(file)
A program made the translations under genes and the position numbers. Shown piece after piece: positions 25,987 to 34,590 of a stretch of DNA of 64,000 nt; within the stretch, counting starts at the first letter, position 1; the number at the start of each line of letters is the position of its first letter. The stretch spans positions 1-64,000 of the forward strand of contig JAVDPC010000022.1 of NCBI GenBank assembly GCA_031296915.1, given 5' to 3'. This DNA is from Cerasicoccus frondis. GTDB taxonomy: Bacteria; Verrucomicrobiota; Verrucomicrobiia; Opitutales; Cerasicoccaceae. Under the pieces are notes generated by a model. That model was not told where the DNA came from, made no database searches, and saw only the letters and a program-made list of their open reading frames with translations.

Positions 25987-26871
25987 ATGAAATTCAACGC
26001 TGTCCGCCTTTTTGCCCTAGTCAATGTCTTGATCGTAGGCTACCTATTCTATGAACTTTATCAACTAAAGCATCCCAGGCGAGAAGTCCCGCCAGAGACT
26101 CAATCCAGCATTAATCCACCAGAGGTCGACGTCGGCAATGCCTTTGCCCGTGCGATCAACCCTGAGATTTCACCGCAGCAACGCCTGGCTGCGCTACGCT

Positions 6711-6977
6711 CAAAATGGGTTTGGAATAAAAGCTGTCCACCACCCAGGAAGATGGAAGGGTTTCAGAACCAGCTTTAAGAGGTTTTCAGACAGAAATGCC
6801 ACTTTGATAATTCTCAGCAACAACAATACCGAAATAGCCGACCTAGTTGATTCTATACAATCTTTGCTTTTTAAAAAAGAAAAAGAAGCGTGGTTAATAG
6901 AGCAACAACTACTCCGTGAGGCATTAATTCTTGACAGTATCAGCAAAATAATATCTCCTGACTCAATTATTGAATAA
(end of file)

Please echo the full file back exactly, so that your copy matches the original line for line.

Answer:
A program made the translations under genes and the position numbers. Shown piece after piece: positions 25,987 to 34,590 of a stretch of DNA of 64,000 nt; within the stretch, counting starts at the first letter, position 1; the number at the start of each line of letters is the position of its first letter. The stretch spans positions 1-64,000 of the forward strand of contig JAVDPC010000022.1 of NCBI GenBank assembly GCA_031296915.1, given 5' to 3'. This DNA is from Cerasicoccus frondis. GTDB taxonomy: Bacteria; Verrucomicrobiota; Verrucomicrobiia; Opitutales; Cerasicoccaceae. Under the pieces are notes generated by a model. That model was not told where the DNA came from, made no database searches, and saw only the letters and a program-made list of their open reading frames with translations.

Positions 25987-26871
25987 ATGAAATTCAACGC
26001 TGTCCGCCTTTTTGCCCTAGTCAATGTCTTGATCGTAGGCTACCTATTCTATGAACTTTATCAACTAAAGCATCCCAGGCGAGAAGTCCCGCCAGAGACT
26101 CAATCCAGCATTAATCCACCAGAGGTCGACGTCGGCAATGCCTTTGCCCGTGCGATCAACCCTGAGATTTCACCGCAGCAACGCCTGGCTGCGCTACGCT

Positions 6711-6977
6711 CAAAATGGGTTTGGAATAAAAGCTGTCCACCACCCAGGAAGATGGAAGGGTTTCAGAACCAGCTTTAAGAGGTTTTCAGACAGAAATGCC
6801 ACTTTGATAATTCTCAGCAACAACAATACCGAAATAGCCGACCTAGTTGATTCTATACAATCTTTGCTTTTTAAAAAAGAAAAAGAAGCGTGGTTAATAG
6901 AGCAACAACTACTCCGTGAGGCATTAATTCTTGACAGTATCAGCAAAATAATATCTCCTGACTCAATTATTGAATAA